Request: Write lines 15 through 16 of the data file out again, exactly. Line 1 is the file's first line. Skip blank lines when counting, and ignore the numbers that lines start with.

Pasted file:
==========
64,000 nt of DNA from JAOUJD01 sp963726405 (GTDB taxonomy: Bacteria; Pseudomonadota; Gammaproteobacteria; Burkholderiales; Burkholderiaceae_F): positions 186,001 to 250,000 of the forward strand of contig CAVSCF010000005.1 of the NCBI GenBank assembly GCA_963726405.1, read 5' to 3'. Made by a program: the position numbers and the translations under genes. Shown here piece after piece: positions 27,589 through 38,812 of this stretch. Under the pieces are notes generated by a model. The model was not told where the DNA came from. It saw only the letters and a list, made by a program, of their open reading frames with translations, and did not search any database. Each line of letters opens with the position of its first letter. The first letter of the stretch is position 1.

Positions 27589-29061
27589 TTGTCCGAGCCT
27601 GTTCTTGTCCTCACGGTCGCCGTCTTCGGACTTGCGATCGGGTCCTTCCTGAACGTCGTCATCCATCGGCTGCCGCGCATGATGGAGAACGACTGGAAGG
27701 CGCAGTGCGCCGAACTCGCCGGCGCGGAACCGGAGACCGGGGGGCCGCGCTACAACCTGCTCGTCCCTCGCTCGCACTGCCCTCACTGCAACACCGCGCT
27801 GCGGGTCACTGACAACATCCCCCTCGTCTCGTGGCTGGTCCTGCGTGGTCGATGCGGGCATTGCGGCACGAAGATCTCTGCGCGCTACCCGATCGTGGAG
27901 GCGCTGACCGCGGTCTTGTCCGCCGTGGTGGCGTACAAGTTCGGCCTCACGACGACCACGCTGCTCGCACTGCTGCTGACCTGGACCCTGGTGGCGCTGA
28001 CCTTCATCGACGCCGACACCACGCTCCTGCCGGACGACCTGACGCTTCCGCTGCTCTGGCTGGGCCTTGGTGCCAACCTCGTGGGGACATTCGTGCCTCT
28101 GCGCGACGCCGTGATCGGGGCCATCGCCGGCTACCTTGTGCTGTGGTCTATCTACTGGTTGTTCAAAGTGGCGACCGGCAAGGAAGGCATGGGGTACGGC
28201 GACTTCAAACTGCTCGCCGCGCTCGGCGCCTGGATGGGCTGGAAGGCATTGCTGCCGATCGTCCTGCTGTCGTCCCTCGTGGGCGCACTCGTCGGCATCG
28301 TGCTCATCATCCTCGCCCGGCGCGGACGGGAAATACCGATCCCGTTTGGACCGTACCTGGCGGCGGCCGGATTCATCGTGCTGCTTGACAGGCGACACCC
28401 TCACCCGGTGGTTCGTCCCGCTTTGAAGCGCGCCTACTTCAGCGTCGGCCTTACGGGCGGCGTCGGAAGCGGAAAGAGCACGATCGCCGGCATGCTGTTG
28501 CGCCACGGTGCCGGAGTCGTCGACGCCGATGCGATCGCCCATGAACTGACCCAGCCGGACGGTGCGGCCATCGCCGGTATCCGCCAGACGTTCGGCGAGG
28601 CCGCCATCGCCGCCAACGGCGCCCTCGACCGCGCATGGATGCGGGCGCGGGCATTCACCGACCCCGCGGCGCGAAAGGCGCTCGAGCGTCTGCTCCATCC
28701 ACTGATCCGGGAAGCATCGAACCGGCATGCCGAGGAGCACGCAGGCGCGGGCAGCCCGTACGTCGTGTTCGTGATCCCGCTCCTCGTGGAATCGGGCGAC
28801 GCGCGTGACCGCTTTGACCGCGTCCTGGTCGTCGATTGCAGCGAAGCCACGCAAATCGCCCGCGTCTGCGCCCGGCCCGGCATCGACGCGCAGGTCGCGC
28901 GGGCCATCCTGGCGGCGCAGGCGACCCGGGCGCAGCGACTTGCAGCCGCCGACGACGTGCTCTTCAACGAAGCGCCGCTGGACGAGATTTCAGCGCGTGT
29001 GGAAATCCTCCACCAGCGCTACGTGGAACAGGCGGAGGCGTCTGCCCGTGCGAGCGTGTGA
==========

28701 ACTGATCCGGGAAGCATCGAACCGGCATGCCGAGGAGCACGCAGGCGCGGGCAGCCCGTACGTCGTGTTCGTGATCCCGCTCCTCGTGGAATCGGGCGAC
28801 GCGCGTGACCGCTTTGACCGCGTCCTGGTCGTCGATTGCAGCGAAGCCACGCAAATCGCCCGCGTCTGCGCCCGGCCCGGCATCGACGCGCAGGTCGCGC